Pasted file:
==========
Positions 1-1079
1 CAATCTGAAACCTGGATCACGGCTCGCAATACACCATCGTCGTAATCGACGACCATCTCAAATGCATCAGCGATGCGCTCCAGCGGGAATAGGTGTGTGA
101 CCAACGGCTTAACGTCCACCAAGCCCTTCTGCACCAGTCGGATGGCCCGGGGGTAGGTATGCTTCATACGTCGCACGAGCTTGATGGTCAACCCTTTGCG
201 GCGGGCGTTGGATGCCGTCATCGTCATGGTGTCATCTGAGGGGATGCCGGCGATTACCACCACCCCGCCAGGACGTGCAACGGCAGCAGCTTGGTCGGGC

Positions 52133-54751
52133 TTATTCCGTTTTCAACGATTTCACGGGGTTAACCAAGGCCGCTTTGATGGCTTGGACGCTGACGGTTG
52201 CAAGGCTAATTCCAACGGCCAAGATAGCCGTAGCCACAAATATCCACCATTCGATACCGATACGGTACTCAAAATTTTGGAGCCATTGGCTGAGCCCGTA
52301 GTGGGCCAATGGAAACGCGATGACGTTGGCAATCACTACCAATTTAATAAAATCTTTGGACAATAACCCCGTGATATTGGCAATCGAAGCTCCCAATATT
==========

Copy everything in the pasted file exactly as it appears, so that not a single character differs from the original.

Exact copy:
Positions 1-1079
1 CAATCTGAAACCTGGATCACGGCTCGCAATACACCATCGTCGTAATCGACGACCATCTCAAATGCATCAGCGATGCGCTCCAGCGGGAATAGGTGTGTGA
101 CCAACGGCTTAACGTCCACCAAGCCCTTCTGCACCAGTCGGATGGCCCGGGGGTAGGTATGCTTCATACGTCGCACGAGCTTGATGGTCAACCCTTTGCG
201 GCGGGCGTTGGATGCCGTCATCGTCATGGTGTCATCTGAGGGGATGCCGGCGATTACCACCACCCCGCCAGGACGTGCAACGGCAGCAGCTTGGTCGGGC

Positions 52133-54751
52133 TTATTCCGTTTTCAACGATTTCACGGGGTTAACCAAGGCCGCTTTGATGGCTTGGACGCTGACGGTTG
52201 CAAGGCTAATTCCAACGGCCAAGATAGCCGTAGCCACAAATATCCACCATTCGATACCGATACGGTACTCAAAATTTTGGAGCCATTGGCTGAGCCCGTA
52301 GTGGGCCAATGGAAACGCGATGACGTTGGCAATCACTACCAATTTAATAAAATCTTTGGACAATAACCCCGTGATATTGGCAATCGAAGCTCCCAATATT